When I was 13, my aunt told me that if I got pregnant as a teenager, I could come live with her — but that if I was gay, I shouldn't bother knocking. Coming out to my family would ask them to choose between me and their core belief systems; it would force them to choose between each other as a direct result. Too many of my relatives have had to spend their lives separated from one another for survival. I couldn't fathom, even for a second, being the cause of them losing one another all over again. I was at peace with my choice for years — until, of course, I was asked to call my grandfather.
There are too many family reunions with empty chairs, too many loved ones asked to leave their sexuality or gender identity at the door. As COVID-19 visits us family by family, I ask you to look at your empty chairs and ask yourself: what it would be like if you chose to love the people who should be sitting in them completely?- Heath V. Salazar
He's lived on his own ever since his wife, my abuelita, passed away a couple of years ago. If you met her, you'd understand that it's less that she lost a battle with cancer and more that she kicked cancer in the teeth and eventually decided she'd prefer to take her morning walks in heaven. He's known more birthdays with her than without her. I have no idea what it's like to love like that, but if I could get him a direct line to receive a call from the other side, I know he would recognize her voice instantly.
Something my grandma and I have in common is that we both have rituals in how we say goodbye to our loved ones. My grandma used to end every phone call and every parting with what we lovingly came to call "Las Bendiciones." She prays over you to her favourite virgins and asks for your protection and wellbeing; then she finishes with, "Hasta la proxima," which means, "Until next time." It's like a promise that you'll both be okay until you're reunited again. When I say goodbye, I always make sure the last thing my loved ones hear is, "I love you." When I was in the sixth grade, a classmate told me about the day her uncle passed away. She said that her mother, his sister, couldn't remember the last thing she said to him before he left the house. She told me that she wished she had said, "I love you." It's stayed with me ever since.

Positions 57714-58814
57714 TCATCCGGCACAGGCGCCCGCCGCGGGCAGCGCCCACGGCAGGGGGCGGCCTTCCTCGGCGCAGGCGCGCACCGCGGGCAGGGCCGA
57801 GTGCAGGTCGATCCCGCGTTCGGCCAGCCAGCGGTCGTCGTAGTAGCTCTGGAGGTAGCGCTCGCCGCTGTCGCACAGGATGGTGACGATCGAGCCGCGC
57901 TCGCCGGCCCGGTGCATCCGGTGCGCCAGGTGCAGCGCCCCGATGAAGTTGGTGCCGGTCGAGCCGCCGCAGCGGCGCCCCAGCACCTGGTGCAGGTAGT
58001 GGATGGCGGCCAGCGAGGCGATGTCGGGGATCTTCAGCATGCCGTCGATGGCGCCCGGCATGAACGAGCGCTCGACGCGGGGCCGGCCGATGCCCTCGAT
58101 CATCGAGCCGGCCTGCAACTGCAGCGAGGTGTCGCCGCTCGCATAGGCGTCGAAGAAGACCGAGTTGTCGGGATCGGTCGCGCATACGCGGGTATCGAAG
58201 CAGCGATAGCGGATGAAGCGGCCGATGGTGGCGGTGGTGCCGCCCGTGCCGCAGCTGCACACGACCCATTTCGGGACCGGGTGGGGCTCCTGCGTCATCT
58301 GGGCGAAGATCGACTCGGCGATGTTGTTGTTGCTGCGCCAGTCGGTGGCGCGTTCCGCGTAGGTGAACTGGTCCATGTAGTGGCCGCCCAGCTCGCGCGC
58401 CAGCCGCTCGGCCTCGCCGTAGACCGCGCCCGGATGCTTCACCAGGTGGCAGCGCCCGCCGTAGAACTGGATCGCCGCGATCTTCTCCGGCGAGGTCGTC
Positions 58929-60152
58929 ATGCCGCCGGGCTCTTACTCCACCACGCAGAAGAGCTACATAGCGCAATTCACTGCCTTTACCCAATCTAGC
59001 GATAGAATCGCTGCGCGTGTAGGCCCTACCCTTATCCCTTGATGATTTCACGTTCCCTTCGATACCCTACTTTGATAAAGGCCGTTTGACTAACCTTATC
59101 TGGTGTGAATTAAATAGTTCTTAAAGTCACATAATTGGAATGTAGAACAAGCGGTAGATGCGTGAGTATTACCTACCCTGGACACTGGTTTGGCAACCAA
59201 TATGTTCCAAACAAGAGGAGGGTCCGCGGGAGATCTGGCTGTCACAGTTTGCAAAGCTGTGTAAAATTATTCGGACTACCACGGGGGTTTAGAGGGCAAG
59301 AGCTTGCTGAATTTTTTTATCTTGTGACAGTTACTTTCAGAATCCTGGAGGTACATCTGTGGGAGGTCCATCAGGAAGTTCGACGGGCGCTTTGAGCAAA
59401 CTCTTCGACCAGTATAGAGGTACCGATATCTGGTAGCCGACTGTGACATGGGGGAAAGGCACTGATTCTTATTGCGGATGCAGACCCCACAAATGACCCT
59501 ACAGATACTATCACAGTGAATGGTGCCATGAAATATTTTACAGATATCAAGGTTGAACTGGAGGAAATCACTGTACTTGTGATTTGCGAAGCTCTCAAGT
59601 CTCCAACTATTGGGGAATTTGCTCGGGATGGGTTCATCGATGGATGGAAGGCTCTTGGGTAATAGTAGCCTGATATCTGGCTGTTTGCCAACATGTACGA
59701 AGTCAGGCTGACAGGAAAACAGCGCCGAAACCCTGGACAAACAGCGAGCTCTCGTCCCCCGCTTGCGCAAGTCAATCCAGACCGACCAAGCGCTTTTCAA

I remember the last time I spoke to my grandma. We Skyped and she told me not to look at her grey hairs because she hadn't gotten to dye them while in hospice. She did her goodbye, and I did mine. I haven't Skyped with anyone in my family since. I'm proud of the person I've become, but when I think of seeing my grandpa, I worry that what I look like now might just make his heart stop.
It took two days, but I finally made the call. I brightened my voice to bring it as high as I could; he didn't have a clue who I was even after the first three times I said my name, but we got there. I don't think I've ever heard that much joy in his voice. He sounded like a new man. He wouldn't know it, but in many ways, I did too.
My grandpa loves me because I'm his blood. But in all likelihood, we'll never see each other again. We'll never share another glass of wine. We'll never meet as more than strangers. There are too many family reunions with empty chairs, too many loved ones asked to leave their sexuality or gender identity at the door. As COVID-19 visits us family by family, I ask you to look at your empty chairs and ask yourself: what it would be like if you chose to love the people who should be sitting in them completely?
I'm holding on to my phone calls because it's all my grandpa and I can have. But it doesn't need to be that way for everyone. In this time of isolation, I urge you to love braver than you ever have before. You never know when you'll get your last "I love you." Start today with your first.